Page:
OPINION: Student Voices: Gender Inequality

Montpelier High School Social Studies Teacher Heather McLane assigned her students to write paragraphs sharing their opinion about an issue that they have studied, support their opinion with a bit of evidence and include a call to action. Below are some of the results.

 

Olivia Hennessey

Gender equality is a huge issue in our society, and people need to spread the word and take action. Even though a woman could have the same job and do the same work as her male co-worker, she still gets paid less because of how society treated women in the past, and still does. An average full-time employed woman makes only 78 cents to a man’s dollar. That’s a yearly difference of $7,589.00. Also it is predicted that women will make up 47.1 percent of the workforce in 2025 and then taper off to 46.3 percent by 2060, meaning that women will never make up half of the working population. It’s important to make sure that we have more women working so that people can see that there is no reason to be paid less or treated differently because of their sex. Unfortunately gender discrimination doesn’t only occur in the workplace. Women are continuously treated unfairly, and even though we have taken a large step forward, we haven’t come close to the finish line yet. Gender equality is affecting women all over the world and the best way to help is to get involved with a local committee or group working to dissolve gender discrimination, such as Vermont Works for Women or the Vermont Commission on Women.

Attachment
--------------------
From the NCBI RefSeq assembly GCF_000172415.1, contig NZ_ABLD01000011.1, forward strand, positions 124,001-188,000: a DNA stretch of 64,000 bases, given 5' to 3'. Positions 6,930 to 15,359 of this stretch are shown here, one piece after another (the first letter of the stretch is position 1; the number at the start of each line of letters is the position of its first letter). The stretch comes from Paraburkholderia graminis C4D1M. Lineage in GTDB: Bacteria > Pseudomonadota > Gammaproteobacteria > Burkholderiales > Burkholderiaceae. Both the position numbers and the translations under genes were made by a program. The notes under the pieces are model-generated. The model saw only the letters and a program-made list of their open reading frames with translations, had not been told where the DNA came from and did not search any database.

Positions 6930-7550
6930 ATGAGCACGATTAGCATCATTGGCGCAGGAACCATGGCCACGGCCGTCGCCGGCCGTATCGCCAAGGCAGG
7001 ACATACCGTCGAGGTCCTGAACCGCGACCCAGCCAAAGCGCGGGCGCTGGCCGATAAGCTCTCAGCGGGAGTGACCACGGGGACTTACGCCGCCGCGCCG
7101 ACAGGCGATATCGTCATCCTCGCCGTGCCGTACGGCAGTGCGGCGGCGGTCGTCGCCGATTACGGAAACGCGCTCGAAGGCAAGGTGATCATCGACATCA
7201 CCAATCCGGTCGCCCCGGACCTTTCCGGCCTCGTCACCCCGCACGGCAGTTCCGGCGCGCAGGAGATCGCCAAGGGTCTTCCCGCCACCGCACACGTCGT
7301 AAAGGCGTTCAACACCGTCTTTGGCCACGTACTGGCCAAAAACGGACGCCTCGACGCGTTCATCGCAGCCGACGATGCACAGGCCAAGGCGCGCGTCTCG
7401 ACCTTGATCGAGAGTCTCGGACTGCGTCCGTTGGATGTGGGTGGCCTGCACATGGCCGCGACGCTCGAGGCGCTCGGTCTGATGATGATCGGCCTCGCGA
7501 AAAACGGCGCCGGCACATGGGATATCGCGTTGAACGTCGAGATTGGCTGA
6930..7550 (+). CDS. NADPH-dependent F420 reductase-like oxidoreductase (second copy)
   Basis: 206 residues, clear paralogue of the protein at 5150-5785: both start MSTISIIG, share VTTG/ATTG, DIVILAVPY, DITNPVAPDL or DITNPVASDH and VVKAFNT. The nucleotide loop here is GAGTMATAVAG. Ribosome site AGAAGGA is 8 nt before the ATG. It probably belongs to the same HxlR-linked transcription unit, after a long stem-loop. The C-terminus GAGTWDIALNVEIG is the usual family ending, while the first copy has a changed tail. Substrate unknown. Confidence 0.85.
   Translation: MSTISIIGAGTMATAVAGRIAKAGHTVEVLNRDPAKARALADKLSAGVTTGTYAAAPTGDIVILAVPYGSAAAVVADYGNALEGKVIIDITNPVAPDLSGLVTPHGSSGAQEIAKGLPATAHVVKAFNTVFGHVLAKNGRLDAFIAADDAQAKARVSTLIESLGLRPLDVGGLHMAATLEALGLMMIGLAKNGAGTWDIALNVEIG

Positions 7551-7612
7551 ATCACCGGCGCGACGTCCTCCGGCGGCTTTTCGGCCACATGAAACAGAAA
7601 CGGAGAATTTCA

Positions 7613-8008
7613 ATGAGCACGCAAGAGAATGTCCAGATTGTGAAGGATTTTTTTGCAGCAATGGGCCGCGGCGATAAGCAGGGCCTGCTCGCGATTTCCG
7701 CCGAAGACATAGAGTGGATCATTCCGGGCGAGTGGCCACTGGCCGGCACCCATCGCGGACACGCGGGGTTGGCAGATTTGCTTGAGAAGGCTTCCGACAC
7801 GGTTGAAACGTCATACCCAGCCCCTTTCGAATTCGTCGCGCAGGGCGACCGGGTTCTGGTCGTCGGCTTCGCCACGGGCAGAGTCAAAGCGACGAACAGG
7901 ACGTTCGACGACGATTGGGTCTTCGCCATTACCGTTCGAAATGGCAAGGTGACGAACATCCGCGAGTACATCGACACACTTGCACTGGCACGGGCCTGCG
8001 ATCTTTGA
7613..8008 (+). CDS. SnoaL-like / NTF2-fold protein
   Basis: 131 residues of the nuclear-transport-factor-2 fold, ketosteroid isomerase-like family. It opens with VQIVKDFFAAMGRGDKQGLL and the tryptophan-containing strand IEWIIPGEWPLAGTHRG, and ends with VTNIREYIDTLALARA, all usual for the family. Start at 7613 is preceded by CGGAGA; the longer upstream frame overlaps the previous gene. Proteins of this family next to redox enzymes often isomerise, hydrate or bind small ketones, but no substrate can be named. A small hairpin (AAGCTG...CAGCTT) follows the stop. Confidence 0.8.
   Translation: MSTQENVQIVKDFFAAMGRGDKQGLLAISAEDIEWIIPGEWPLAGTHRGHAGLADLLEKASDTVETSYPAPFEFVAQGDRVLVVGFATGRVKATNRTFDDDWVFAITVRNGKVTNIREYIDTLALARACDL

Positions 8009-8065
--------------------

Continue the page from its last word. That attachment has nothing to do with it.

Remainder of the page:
Kailea Silvers

Gender equality is something women have been striving for pretty much since the beginning of time. In the past several centuries, we’ve come so far, and overcome so much, but imperfections remain. We must continue to improve in order to see the day when women and men are held to the same standards and treated as equals. A positive step in this direction is closing the gender gap between men and women who work in politics. In the US government today, only 19 percent of congressional seats are held by women, and less than 25 percent of legislators are women, even though 51 percent of the population is female. Not only does having a male-dominated legislature contradict values of “fairness” and “representative government,” but various studies have shown that having more women in legislature has a significant impact on which policies are passed. Our democracy should convey the say of the people, not the say of the men. For the progression of gender equality, it is important that both genders are equally represented in powerful positions in government. So to all females out there, show your strength, your courage and your power. Rewrite the stereotypes and go be the bold, compelling women you are!

 

Jenna Krussman